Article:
Archaeological investigations carried out in Combe Haven, East Sussex, prior to the construction of the Bexhill to Hastings Link Road revealed evidence for activity extending from the end of the Palaeolithic period to the Anglo-Saxon period. The highlights include numerous in situ Mesolithic flint scatters, dating throughout that period, a series of early and middle Bronze Age burnt mounds, a well-preserved Roman iron production site, and an Anglo-Saxon agricultural site. The evidence from the excavated sites is complemented by geoarchaeological and environmental investigations which chart the development of Combe Haven.

  • Mesolithic (10,000 - 4,000 BC)

    Flint scatters

    More than 240 Mesolithic knapping sites were excavated with a complex sequence of well dated microlith assemblages that have allowed for a much more detailed understanding of how technology changed during this key period.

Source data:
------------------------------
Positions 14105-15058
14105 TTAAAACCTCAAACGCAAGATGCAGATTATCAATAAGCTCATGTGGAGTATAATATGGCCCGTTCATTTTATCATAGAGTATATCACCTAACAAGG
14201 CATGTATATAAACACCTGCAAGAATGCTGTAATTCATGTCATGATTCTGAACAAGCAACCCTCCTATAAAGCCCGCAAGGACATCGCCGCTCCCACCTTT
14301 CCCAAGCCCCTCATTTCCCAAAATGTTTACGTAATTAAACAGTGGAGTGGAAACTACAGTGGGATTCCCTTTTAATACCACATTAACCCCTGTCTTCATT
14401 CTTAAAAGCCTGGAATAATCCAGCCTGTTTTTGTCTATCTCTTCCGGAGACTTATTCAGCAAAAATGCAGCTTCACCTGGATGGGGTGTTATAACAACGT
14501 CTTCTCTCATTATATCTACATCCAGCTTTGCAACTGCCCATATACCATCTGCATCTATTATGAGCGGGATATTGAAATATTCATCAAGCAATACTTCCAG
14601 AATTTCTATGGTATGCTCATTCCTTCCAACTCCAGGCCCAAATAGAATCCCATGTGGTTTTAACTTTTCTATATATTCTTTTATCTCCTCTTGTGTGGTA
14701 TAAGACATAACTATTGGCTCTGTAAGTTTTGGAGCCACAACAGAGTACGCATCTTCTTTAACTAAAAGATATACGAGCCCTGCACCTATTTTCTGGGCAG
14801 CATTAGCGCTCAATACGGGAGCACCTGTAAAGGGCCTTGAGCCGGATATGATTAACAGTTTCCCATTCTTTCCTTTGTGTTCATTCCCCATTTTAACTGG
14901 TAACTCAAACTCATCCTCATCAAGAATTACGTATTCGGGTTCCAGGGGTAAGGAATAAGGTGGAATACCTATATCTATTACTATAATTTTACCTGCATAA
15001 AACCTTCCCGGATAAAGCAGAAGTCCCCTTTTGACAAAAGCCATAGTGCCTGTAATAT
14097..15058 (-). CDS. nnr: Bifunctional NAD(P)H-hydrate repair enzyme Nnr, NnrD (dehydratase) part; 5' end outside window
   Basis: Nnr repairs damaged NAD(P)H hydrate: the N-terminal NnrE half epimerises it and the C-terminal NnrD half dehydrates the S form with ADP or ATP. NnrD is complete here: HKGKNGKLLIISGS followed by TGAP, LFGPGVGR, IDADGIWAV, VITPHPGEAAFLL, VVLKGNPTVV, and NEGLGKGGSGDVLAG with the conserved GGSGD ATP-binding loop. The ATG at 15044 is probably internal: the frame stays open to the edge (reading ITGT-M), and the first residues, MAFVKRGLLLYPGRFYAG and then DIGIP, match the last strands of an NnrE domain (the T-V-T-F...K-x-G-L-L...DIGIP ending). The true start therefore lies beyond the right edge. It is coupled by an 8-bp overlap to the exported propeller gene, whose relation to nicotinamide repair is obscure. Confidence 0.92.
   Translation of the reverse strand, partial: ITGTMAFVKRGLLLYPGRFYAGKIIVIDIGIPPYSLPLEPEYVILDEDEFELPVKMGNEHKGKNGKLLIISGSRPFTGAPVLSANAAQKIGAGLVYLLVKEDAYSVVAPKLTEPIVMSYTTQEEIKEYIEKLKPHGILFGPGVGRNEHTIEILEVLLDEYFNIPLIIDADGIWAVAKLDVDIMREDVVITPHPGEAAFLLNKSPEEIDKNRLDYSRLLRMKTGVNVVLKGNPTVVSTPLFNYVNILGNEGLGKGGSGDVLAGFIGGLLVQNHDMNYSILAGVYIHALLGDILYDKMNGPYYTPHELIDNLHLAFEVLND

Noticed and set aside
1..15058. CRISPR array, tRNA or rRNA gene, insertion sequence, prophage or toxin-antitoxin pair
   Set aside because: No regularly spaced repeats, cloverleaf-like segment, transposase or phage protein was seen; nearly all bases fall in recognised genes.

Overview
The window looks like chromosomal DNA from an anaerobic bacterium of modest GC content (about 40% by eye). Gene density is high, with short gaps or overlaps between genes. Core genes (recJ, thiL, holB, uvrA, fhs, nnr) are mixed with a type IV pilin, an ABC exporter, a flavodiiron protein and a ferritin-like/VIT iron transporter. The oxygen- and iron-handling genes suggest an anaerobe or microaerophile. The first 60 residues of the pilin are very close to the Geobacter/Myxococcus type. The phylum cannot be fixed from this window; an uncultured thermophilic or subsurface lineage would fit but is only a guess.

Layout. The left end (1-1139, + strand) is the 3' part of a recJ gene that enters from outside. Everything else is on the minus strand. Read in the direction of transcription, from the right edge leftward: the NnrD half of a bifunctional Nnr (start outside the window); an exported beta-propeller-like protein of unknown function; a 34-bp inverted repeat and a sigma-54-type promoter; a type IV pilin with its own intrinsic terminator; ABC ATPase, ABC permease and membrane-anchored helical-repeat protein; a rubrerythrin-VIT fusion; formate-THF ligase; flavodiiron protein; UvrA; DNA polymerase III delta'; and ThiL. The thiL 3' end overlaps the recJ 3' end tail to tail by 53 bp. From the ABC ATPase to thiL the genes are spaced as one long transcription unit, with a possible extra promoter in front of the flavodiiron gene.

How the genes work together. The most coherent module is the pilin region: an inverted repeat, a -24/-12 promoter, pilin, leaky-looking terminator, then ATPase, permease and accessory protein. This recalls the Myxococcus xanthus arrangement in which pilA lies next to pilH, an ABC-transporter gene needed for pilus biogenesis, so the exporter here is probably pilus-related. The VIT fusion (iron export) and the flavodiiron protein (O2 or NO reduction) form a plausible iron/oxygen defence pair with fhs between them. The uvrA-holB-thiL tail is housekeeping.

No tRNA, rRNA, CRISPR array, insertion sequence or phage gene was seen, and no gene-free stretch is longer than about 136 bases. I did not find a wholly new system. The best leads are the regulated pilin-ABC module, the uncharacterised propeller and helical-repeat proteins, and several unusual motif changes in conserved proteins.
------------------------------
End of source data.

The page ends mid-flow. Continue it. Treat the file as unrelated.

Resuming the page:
Flint scatter
  • Bronze Age (2,600 - 700 BC)

    Burnt mounds

    Many burnt mounds were excavated spanning the Bronze Age. These showed a great deal of variety in form and included the discovery of England's earliest recorded human fleas.

    Archaeological sections through the remains of a burnt mound
  • Roman (43 - 410 AD)

    Iron bloomery

    Iron was produced at the site on a large scale between the mid-1st and mid-3rd centuries AD. Archaeologists uncovered ore-roasting pits, furnaces, smithies, and a slag heap measuring some 2m thick and 45m wide. 

    Photo of an excavated Roman iron smelting furnace
  • Anglo-Saxon (410 - 1066 AD)

    Anglo-Saxon settlement

    Traces of an Anglo-Saxon settlement, spanning the 7th to 10th centuries AD, were revealed. A barn or hall and curious structures that may be corn-drying ovens or a form of sunken-feature building were among the excavated remains.

    View of excavated foundations of a rectangular Anglo-Saxon House.